To understand that machine in motion, he adds, "you don't just need one snapshot, you need multiple snapshots. But once you have one, you can infer the other ones much quicker, so that's the ultimate goal. That's the dream."

Along with Hoelz, additional Caltech authors on the paper, "Architecture of the Nuclear Pore Complex Coat," include postdoctoral scholars Tobias Stuwe and Ana R. Correia, and graduate student Daniel H. Lin. Coauthors from the University of Chicago Department of Biochemistry and Molecular Biology include Anthony Kossiakoff, Marcin Paduch and Vincent Lu. The work was supported by Caltech startup funds, the Albert Wyrick V Scholar Award of the V Foundation for Cancer Research, the 54th Mallinckrodt Scholar Award of the Edward Mallinckrodt, Jr. Foundation, and a Kimmel Scholar Award of the Sidney Kimmel Foundation for Cancer Research.

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Why Comets Are Like Deep Fried Ice Cream

Astronomers tinkering with ice and organics in the lab may have discovered why comets are encased in a hard, outer crust.

Using an icebox-like instrument nicknamed Himalaya, the researchers show that fluffy ice on the surface of a comet would crystalize and harden as the comet heads toward the sun and warms up. As the water-ice crystals form, becoming denser and more ordered, other molecules containing carbon would be expelled to the comet's surface. The result is a crunchy comet crust sprinkled with organic dust.

"A comet is like deep fried ice cream," said Murthy Gudipati, a principal scientist at JPL and corresponding author of a recent study appearing in The Journal of Physical Chemistry. "The crust is made of crystalline ice, while the interior is colder and more porous. The organics are like a final layer of chocolate on top."

The lead author of the study is Antti Lignell, a postdoctoral scholar in Caltech's Division of Chemistry and Chemical Engineering, who formerly worked with Gudipati at JPL. Caltech manages JPL for NASA.

Read the full story at JPL News.

Written by Whitney Clavin

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Six from Caltech Elected to National Academy of Engineering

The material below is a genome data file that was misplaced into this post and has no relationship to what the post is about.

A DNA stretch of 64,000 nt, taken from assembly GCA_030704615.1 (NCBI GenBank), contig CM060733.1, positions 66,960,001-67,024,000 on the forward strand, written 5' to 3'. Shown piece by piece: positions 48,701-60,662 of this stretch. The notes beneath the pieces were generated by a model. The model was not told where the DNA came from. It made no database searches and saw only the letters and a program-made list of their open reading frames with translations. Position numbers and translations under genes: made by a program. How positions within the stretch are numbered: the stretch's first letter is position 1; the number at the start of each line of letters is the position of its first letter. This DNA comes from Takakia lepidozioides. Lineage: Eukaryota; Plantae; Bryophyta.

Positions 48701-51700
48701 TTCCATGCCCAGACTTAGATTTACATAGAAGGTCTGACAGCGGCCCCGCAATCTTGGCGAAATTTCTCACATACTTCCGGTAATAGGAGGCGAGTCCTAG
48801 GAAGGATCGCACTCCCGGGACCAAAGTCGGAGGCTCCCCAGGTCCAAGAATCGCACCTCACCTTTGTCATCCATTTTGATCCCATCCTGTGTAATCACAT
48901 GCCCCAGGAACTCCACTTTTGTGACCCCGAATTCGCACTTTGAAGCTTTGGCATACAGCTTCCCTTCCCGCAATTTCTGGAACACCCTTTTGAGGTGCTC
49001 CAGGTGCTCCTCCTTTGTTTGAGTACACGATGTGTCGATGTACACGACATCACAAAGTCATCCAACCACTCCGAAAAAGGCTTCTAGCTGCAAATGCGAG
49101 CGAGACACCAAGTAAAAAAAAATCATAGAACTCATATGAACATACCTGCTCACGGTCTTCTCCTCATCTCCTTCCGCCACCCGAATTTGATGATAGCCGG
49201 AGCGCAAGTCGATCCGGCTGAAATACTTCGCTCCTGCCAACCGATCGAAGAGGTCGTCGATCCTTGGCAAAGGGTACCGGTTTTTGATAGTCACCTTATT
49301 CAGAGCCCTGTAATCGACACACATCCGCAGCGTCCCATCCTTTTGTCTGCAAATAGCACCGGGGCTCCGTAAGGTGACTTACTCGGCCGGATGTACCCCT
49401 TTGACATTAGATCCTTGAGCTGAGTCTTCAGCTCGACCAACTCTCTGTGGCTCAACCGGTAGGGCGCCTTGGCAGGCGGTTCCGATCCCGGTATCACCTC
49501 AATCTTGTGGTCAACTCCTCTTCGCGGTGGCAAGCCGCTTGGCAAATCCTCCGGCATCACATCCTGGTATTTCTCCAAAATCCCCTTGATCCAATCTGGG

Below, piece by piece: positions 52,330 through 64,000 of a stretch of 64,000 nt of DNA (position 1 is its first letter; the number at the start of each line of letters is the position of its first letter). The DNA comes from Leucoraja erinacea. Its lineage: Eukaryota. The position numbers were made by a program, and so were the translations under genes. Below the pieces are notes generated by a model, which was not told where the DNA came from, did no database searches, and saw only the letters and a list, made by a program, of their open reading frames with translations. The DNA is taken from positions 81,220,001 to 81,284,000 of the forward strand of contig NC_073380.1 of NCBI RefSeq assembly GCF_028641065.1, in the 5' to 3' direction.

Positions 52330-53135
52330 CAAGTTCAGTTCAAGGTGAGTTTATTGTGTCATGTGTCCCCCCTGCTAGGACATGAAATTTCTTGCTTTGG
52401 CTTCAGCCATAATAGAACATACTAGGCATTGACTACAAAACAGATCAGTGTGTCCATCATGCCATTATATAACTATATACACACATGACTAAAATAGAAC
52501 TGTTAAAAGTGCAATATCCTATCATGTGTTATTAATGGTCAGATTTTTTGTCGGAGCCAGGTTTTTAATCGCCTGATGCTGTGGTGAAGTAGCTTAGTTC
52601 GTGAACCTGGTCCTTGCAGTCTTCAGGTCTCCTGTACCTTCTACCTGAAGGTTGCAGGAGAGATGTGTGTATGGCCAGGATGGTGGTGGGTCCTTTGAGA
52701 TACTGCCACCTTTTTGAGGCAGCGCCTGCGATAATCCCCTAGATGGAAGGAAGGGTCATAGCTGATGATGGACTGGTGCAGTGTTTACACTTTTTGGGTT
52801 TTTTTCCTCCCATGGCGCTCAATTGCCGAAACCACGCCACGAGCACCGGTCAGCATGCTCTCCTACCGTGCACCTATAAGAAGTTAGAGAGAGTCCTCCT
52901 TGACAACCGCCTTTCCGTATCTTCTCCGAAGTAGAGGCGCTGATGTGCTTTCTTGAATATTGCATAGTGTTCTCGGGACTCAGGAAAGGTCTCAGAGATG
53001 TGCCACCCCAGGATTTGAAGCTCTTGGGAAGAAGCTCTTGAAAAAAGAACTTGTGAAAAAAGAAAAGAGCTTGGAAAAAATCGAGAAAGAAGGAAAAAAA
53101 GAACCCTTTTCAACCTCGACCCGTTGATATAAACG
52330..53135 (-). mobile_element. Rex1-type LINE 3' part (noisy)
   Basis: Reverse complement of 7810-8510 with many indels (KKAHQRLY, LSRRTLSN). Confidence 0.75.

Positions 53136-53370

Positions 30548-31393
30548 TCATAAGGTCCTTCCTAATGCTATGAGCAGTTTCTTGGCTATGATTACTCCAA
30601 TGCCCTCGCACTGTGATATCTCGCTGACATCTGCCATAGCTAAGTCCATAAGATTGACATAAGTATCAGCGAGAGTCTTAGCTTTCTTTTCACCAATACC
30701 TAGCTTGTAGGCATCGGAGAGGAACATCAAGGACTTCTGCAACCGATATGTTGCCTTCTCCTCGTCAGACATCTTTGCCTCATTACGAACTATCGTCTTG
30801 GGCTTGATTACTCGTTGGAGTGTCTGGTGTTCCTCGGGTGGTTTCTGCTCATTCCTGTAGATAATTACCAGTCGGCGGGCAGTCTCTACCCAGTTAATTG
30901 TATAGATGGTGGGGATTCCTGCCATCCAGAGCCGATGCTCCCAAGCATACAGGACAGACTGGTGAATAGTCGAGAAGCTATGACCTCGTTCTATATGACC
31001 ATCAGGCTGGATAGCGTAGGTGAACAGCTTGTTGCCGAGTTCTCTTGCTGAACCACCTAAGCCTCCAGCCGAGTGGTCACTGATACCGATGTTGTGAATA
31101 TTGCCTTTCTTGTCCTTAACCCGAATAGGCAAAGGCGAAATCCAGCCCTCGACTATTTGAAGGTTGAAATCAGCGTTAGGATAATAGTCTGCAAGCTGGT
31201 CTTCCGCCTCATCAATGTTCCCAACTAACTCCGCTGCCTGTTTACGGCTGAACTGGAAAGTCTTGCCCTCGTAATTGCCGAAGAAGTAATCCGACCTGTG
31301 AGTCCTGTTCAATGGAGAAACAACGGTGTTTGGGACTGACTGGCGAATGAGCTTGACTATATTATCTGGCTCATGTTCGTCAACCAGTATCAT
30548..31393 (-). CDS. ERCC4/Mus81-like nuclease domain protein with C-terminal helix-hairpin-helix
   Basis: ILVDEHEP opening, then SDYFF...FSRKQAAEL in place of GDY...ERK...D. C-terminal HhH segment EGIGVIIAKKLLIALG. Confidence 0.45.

Six members of the Caltech community—Caltech professors Harry Atwater, Mory Gharib (PhD '83), Robert Grubbs, and Guruswami (Ravi) Ravichandran, and JPL staff members Dan M. Goebel and Graeme L. Stephens—have been elected to the National Academy of Engineering (NAE), an honor considered among the highest professional distinctions accorded to an engineer. The academy welcomed 67 new American members and 12 foreign members this year. Included among the new class are four Caltech alumni, Dana Powers (BS '70, PhD '75), Michael Tsapatsis (MS '91, PhD '94), Vigor Yang (PhD '84), and Ajit Yoganathan (PhD '78).

Harry Atwater, the Howard Hughes Professor of Applied Physics and Materials Science and director of the Resnick Sustainability Institute, was cited for his contributions to plasmonics—the study of plasmons, coordinated waves of electrons on the surfaces of metals. Atwater is developing plasmonic devices for controlling light on a nanometer scale. Such devices could be important for the eventual creation of quantum computers and more efficient photovoltaic cells in solar panels.

Mory Gharib is the vice provost for research and the Hans W. Liepmann Professor of Aeronautics and Bioinspired Engineering. His election citation notes his contributions to fluid flow visualization techniques and the engineering of bioinspired medical devices. Gharib's biomechanical studies are often coupled with medical engineering; for example, by studying the fluid dynamics of the human cardiovascular system, he and his group are better able to develop new types of prosthetic heart valves.

Dan M. Goebel, a senior research scientist at JPL, was honored for his contributions to low-temperature plasma sources for thin-film manufacturing, plasma materials interactions, and electric propulsion.